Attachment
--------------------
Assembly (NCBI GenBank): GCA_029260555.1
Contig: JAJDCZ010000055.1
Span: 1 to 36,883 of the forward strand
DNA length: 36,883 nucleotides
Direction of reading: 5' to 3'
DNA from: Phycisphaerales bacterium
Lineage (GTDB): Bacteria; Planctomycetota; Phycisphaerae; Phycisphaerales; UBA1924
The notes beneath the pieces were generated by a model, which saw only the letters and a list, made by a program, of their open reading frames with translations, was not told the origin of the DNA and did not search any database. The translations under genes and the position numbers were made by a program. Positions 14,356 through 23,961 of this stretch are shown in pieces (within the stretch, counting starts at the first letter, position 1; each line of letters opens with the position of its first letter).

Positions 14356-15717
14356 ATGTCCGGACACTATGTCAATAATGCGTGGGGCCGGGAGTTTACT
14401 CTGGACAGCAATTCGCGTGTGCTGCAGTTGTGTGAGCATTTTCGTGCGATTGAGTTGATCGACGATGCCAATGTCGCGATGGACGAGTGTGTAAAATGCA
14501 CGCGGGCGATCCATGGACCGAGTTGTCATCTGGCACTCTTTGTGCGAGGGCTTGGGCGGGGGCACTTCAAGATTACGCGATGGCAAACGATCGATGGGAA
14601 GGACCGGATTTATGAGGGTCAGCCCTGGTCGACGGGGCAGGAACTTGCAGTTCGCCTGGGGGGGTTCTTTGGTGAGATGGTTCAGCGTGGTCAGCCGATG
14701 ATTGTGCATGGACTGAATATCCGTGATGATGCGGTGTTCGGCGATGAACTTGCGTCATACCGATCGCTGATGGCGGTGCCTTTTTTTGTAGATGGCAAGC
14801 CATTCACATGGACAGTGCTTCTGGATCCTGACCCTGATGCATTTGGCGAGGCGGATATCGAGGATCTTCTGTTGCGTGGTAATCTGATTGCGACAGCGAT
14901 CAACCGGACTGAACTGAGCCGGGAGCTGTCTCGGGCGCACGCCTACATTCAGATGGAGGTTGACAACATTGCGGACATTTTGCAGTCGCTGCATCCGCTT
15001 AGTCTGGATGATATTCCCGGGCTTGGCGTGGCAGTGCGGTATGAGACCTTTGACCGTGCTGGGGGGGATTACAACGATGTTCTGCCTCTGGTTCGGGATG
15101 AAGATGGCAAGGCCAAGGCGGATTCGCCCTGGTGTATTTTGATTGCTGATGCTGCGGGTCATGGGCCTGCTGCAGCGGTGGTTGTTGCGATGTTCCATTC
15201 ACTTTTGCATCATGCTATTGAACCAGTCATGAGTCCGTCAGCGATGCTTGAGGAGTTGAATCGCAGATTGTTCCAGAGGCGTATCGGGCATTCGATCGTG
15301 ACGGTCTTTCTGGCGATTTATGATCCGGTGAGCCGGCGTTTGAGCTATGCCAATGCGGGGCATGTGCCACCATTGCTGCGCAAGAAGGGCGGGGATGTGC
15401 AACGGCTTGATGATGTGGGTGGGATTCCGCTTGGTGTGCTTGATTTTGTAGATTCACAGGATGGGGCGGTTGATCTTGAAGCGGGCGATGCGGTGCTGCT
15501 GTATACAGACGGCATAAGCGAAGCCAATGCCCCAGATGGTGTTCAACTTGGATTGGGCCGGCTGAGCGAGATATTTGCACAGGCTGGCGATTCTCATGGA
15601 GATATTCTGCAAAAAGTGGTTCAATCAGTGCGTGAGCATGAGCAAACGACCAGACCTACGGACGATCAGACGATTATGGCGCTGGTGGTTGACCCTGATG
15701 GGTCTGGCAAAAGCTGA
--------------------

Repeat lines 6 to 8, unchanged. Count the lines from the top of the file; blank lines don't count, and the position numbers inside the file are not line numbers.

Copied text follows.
DNA from: Phycisphaerales bacterium
Lineage (GTDB): Bacteria; Planctomycetota; Phycisphaerae; Phycisphaerales; UBA1924
The notes beneath the pieces were generated by a model, which saw only the letters and a list, made by a program, of their open reading frames with translations, was not told the origin of the DNA and did not search any database. The translations under genes and the position numbers were made by a program. Positions 14,356 through 23,961 of this stretch are shown in pieces (within the stretch, counting starts at the first letter, position 1; each line of letters opens with the position of its first letter).